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  • Author or Editor: Caterina Michelozzi x
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Caterina Michelozzi, Jean Darcourt, Adrien Guenego, Anne-Christine Januel, Philippe Tall, Matthias Gawlitza, Fabrice Bonneville and Christophe Cognard

OBJECTIVE

The purpose of this study is to present the authors’ medium-term results, with special emphasis on complications, occlusion rate of the aneurysm sac (digital subtraction angiography [DSA] and MRI), and the fate of cortical branches and perforating arteries covered (“jailed”) by the flow diverter (FD) stent.

METHODS

Between January 2010 and September 2017, 29 patients (14 female) with 30 aneurysms were treated with an FD stent. Twenty-one aneurysms were at the middle cerebral artery bifurcation, 8 were in the anterior communicating artery region, and 1 was a pericallosal artery bifurcation. Thirty-five cortical branches were covered. A single FD stent was used in all patients. Symptomatic and asymptomatic periprocedural and delayed complications were reported. DSA and MRI controls were analyzed to evaluate modification of the aneurysm sac and jailed branches.

RESULTS

Permanent morbidity was 3.4% (1/29), due to a jailed branch occlusion, with a modified Rankin Scale (mRS) score of 2 at the last follow-up. Mortality and permanent complication with poor prognosis (mRS score > 2) rates were 0%. The mean follow-up time for DSA and MRI (mean ± SD) was 21 ± 14.5 months (range 3–66 months) and 19 ± 16 months (range 3–41 months), respectively. The mean time to aneurysm sac occlusion (available for 24 patients), including stable remodeling, was 11.8 ± 6 months (median 13, range 3–27 months). The overall occlusion rate was 82.1% (23/28), and it was 91.7% (22/24) in the group of patients with at least 2 DSA control sequences. One recanalization occurred at 41 months posttreatment. At the time of publication, at the latest follow-up, 7 (20%) of 35 covered branches were occluded, 18 (51.4%) showed a decreased caliber, and the remaining 10 (28.5%) were unchanged. MRI T2-weighted sequences showed complete sac reabsorption in 7/29 aneurysms (24.1%), and the remaining lesions were either smaller (55.2%) or unchanged (17.2%). MRI revealed asymptomatic and symptomatic ischemic events in perforator territories in 7/28 (25%) and 4/28 (14.3%) patients, respectively, which were reversible within 24 hours.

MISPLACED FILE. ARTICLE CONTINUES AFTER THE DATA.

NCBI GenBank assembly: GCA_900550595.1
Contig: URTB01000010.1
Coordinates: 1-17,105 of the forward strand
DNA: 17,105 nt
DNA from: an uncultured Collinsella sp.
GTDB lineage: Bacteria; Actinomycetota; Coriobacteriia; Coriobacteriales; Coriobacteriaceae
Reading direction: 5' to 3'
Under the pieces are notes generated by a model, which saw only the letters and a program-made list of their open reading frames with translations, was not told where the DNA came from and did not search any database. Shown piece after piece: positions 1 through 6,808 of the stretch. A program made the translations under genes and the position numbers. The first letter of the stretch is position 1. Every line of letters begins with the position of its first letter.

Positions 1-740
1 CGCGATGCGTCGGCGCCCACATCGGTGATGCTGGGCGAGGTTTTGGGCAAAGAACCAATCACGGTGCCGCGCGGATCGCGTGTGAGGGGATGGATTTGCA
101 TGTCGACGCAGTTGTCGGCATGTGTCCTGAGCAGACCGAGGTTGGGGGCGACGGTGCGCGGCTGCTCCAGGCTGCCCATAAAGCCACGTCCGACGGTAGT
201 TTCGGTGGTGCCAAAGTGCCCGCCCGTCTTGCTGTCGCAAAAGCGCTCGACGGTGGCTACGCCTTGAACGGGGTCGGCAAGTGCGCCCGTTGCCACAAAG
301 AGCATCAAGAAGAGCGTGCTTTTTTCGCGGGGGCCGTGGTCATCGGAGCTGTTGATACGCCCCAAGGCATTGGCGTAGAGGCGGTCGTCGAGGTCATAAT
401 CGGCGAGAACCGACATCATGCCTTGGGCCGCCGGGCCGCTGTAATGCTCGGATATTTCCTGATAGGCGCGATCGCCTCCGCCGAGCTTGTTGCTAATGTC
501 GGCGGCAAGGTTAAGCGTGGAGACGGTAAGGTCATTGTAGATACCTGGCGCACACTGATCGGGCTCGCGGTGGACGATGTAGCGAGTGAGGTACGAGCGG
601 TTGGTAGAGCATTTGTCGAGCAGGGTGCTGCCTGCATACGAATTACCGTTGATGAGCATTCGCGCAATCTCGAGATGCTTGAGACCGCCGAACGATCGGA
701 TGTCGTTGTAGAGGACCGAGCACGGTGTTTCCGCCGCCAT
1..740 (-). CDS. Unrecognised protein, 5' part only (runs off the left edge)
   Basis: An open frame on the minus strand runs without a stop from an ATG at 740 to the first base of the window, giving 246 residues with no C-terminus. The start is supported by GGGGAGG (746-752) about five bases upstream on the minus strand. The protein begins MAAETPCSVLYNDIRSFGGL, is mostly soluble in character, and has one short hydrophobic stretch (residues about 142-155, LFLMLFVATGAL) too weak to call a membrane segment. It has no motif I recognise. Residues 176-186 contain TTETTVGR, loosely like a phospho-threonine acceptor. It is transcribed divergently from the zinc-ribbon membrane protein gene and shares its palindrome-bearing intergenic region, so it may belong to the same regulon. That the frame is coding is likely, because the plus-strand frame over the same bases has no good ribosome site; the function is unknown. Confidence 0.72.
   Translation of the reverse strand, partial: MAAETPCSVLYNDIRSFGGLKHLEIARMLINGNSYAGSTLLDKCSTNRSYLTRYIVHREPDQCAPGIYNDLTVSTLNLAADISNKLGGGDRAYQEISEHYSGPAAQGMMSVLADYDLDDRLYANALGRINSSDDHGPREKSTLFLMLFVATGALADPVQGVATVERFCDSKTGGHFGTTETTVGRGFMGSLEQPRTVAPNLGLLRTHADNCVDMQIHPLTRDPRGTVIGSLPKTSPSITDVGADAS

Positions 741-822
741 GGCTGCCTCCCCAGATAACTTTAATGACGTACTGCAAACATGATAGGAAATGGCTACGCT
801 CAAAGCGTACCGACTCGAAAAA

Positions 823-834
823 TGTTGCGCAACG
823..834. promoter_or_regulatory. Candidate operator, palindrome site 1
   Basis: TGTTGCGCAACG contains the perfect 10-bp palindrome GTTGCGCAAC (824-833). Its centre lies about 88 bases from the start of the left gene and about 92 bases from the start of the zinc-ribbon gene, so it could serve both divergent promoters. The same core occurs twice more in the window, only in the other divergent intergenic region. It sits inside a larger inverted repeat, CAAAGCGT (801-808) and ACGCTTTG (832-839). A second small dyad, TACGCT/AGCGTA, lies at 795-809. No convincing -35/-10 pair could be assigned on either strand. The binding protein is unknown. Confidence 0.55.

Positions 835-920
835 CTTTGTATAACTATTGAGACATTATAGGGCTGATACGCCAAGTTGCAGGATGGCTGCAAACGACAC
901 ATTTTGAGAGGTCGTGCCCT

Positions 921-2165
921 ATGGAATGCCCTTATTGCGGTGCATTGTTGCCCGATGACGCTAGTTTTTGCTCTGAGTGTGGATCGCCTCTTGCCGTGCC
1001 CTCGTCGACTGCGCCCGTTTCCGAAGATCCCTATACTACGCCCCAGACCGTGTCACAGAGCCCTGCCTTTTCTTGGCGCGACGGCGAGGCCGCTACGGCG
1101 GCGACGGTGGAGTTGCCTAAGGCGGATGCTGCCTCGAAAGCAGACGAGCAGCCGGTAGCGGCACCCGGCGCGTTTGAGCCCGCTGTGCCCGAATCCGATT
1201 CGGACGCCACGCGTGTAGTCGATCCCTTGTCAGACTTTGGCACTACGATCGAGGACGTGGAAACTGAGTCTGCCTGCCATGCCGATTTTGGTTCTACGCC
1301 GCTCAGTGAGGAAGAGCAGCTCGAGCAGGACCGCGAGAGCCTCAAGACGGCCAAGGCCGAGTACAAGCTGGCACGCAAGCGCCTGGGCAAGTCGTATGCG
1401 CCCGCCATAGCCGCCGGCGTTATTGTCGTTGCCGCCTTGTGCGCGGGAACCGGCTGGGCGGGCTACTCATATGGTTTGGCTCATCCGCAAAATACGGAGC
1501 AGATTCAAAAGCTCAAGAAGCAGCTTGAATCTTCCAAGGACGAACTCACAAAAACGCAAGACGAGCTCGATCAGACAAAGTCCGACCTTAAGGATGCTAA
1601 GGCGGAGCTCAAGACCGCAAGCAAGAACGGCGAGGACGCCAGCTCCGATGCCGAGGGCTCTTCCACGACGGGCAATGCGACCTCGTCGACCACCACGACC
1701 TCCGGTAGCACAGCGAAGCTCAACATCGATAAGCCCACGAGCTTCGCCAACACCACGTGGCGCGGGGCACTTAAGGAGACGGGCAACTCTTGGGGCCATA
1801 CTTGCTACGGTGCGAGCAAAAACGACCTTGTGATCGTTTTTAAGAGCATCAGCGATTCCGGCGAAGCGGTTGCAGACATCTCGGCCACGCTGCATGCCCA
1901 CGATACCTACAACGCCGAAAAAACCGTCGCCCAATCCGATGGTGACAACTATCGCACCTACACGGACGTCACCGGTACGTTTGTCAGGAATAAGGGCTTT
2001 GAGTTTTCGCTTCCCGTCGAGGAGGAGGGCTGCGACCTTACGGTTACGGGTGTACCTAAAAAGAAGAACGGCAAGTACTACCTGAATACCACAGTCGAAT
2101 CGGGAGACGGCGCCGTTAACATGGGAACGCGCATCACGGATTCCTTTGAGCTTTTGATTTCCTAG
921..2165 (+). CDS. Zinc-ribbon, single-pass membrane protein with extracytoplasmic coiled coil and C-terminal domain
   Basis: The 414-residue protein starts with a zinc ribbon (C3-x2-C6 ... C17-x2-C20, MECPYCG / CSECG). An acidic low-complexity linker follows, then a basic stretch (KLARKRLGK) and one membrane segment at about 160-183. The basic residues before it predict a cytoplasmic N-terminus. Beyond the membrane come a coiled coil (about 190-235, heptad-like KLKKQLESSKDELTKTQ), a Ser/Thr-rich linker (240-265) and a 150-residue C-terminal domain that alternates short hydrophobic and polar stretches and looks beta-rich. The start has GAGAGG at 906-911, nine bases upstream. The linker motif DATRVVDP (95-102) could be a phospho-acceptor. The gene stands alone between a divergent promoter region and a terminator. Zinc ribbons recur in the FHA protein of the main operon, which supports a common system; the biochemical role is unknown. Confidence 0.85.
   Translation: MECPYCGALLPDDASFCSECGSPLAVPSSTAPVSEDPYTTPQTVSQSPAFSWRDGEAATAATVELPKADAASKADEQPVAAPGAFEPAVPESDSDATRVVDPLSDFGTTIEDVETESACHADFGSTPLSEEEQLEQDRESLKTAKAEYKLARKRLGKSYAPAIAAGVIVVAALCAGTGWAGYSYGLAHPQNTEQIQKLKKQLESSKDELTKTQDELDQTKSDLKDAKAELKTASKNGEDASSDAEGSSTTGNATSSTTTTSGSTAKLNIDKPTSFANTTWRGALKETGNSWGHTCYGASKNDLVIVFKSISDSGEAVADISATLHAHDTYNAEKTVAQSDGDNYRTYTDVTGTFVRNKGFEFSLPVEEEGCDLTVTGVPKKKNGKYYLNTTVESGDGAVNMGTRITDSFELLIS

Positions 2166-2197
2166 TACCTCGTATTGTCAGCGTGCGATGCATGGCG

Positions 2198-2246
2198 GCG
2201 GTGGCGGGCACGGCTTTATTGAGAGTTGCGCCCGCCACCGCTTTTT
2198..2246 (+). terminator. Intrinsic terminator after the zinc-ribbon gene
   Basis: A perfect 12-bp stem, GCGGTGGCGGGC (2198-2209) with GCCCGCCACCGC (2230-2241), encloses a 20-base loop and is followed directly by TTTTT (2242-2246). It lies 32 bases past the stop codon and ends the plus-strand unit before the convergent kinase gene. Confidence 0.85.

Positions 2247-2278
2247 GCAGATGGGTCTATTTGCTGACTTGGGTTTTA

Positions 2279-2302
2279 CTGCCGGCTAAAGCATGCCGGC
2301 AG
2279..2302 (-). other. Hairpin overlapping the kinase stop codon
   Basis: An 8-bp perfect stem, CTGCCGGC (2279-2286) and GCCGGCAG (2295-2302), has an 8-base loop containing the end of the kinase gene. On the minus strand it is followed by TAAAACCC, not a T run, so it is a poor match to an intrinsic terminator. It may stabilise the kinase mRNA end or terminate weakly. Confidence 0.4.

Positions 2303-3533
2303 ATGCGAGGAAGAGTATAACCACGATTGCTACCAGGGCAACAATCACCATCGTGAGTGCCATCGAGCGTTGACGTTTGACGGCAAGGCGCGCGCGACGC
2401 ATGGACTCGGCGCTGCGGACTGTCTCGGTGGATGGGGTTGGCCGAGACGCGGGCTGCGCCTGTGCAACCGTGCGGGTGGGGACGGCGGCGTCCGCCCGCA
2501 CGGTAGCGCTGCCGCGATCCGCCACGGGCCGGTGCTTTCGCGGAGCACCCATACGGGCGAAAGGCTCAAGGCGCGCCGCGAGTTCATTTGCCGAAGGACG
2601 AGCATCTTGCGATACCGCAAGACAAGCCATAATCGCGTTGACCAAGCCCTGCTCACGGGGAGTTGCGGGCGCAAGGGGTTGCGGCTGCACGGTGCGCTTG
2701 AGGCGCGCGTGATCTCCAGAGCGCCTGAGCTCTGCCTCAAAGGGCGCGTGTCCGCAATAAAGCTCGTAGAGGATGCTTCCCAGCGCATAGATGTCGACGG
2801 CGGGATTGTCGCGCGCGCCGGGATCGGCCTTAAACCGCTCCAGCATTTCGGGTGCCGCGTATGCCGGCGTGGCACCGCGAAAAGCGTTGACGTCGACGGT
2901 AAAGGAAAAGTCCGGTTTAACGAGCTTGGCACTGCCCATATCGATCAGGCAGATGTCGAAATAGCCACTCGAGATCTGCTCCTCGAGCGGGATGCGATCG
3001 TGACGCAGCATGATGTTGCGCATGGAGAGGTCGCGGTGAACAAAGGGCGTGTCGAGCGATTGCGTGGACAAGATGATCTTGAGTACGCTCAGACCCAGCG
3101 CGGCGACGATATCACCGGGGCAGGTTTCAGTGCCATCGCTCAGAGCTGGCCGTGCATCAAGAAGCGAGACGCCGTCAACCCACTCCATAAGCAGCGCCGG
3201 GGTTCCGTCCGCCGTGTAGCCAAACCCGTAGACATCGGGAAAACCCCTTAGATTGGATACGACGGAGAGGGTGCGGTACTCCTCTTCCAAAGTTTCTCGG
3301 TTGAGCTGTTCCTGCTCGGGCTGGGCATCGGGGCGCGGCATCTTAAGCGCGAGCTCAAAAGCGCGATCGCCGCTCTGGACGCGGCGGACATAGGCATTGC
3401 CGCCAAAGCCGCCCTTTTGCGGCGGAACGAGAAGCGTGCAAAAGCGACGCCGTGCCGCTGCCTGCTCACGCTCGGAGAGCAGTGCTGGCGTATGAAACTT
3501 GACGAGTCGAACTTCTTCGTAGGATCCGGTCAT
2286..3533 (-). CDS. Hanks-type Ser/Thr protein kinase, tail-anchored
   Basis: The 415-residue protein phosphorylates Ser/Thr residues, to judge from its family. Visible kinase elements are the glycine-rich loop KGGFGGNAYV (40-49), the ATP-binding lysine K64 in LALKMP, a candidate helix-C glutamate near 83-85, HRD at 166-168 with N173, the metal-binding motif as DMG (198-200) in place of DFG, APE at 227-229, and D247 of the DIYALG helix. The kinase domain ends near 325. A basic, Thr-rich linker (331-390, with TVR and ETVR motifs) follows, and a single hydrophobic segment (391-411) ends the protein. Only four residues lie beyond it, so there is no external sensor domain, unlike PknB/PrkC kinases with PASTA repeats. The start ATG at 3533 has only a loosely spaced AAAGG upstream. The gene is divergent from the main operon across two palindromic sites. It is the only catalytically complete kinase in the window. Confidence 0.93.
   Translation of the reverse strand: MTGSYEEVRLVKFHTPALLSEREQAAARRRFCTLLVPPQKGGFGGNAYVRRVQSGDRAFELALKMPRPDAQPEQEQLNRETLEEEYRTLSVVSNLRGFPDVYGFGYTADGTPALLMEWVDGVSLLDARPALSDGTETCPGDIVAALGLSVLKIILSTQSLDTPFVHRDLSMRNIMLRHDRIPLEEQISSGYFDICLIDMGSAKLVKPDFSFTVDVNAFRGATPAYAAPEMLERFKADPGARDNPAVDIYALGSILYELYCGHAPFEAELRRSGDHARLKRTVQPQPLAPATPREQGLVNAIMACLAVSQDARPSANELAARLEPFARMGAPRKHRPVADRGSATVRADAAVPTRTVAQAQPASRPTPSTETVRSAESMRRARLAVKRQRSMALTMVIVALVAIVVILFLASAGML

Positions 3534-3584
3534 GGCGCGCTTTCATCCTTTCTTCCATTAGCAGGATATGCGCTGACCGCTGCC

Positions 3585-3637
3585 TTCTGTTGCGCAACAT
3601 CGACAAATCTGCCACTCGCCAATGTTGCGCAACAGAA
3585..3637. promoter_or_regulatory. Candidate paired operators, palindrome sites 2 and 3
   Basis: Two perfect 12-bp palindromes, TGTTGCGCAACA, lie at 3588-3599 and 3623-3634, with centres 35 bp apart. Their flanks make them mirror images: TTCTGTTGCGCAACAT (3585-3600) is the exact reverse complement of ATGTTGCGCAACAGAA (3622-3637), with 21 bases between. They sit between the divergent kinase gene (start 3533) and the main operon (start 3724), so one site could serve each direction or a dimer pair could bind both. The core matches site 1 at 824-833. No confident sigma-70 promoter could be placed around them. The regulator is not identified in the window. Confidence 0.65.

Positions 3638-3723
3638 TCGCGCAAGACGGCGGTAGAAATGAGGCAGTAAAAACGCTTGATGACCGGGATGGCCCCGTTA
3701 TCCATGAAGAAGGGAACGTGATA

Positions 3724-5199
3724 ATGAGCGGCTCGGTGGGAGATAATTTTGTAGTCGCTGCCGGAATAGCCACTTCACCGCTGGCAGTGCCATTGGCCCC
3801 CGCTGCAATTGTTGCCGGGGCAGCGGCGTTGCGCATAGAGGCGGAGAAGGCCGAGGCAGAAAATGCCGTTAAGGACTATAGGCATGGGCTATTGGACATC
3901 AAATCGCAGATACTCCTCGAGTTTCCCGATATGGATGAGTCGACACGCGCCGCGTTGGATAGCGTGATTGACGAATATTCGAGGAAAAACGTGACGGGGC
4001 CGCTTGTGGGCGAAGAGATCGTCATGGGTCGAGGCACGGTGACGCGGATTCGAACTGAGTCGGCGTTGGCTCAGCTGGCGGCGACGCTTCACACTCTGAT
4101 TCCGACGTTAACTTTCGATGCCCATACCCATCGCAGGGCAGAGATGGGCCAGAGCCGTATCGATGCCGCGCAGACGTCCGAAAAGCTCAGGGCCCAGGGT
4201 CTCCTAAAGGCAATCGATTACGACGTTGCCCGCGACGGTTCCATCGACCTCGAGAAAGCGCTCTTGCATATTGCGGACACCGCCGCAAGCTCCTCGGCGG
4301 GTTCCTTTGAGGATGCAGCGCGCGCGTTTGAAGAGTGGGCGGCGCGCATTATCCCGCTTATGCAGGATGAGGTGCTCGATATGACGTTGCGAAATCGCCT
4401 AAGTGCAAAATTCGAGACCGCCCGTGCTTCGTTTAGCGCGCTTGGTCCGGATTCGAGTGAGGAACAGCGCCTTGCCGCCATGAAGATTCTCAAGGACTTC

CONCLUSIONS

Flow diversion of bifurcation aneurysms is feasible, with low rates of permanent morbidity and mortality and high occlusion rates; however, recurrence may occur. Caliber reduction and asymptomatic occlusion of covered cortical branches as well as silent perforator stroke are common. Ischemic complications may occur with no identified predictable factors. MRI controls should be required in all patients to evaluate silent ischemic lesions and aneurysm sac reabsorption over time.

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Christoph J. Griessenauer, Christopher S. Ogilvy, Nimer Adeeb, Adam A. Dmytriw, Paul M. Foreman, Hussain Shallwani, Nicola Limbucci, Salvatore Mangiafico, Ashish Kumar, Caterina Michelozzi, Timo Krings, Vitor Mendes Pereira, Charles C. Matouk, Mark R. Harrigan, Hakeem J. Shakir, Adnan H. Siddiqui, Elad I. Levy, Leonardo Renieri, Thomas R. Marotta, Christophe Cognard and Ajith J. Thomas

OBJECTIVE

Flow diversion for posterior circulation aneurysms performed using the Pipeline embolization device (PED) constitutes an increasingly common off-label use for otherwise untreatable aneurysms. The safety and efficacy of this treatment modality has not been assessed in a multicenter study.

METHODS

A retrospective review of prospectively maintained databases at 8 academic institutions was performed for the years 2009 to 2016 to identify patients with posterior circulation aneurysms treated with PED placement.

RESULTS

A total of 129 consecutive patients underwent 129 procedures to treat 131 aneurysms; 29 dissecting, 53 fusiform, and 49 saccular lesions were included. At a median follow-up of 11 months, complete and near-complete occlusion was recorded in 78.1%. Dissecting aneurysms had the highest occlusion rate and fusiform the lowest. Major complications were most frequent in fusiform aneurysms, whereas minor complications occurred most commonly in saccular aneurysms. In patients with saccular aneurysms, clopidogrel responders had a lower complication rate than did clopidogrel nonresponders. The majority of dissecting aneurysms were treated in the immediate or acute phase following subarachnoid hemorrhage, a circumstance that contributed to the highest mortality rate in those aneurysms.

CONCLUSIONS

In the largest series to date, fusiform aneurysms were found to have the lowest occlusion rate and the highest frequency of major complications. Dissecting aneurysms, frequently treated in the setting of subarachnoid hemorrhage, occluded most often and had a low complication rate. Saccular aneurysms were associated with predominantly minor complications, particularly in clopidogrel nonresponders.